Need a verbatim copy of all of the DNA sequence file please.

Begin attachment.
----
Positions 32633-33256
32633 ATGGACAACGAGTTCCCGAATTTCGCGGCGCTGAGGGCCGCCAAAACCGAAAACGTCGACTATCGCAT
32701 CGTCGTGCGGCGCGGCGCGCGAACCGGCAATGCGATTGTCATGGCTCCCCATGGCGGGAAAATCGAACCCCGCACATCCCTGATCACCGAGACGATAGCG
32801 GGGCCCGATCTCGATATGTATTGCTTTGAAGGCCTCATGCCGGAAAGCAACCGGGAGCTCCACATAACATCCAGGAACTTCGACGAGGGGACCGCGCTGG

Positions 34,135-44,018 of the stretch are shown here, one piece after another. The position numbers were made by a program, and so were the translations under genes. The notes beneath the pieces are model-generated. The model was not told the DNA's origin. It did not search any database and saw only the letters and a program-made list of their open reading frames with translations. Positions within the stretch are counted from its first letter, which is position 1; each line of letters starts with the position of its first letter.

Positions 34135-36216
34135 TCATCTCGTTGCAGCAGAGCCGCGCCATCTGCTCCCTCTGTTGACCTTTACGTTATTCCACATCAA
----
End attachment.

Positions 32633-33256
32633 ATGGACAACGAGTTCCCGAATTTCGCGGCGCTGAGGGCCGCCAAAACCGAAAACGTCGACTATCGCAT
32701 CGTCGTGCGGCGCGGCGCGCGAACCGGCAATGCGATTGTCATGGCTCCCCATGGCGGGAAAATCGAACCCCGCACATCCCTGATCACCGAGACGATAGCG
32801 GGGCCCGATCTCGATATGTATTGCTTTGAAGGCCTCATGCCGGAAAGCAACCGGGAGCTCCACATAACATCCAGGAACTTCGACGAGGGGACCGCGCTGG

Positions 34,135-44,018 of the stretch are shown here, one piece after another. The position numbers were made by a program, and so were the translations under genes. The notes beneath the pieces are model-generated. The model was not told the DNA's origin. It did not search any database and saw only the letters and a program-made list of their open reading frames with translations. Positions within the stretch are counted from its first letter, which is position 1; each line of letters starts with the position of its first letter.

Positions 34135-36216
34135 TCATCTCGTTGCAGCAGAGCCGCGCCATCTGCTCCCTCTGTTGACCTTTACGTTATTCCACATCAA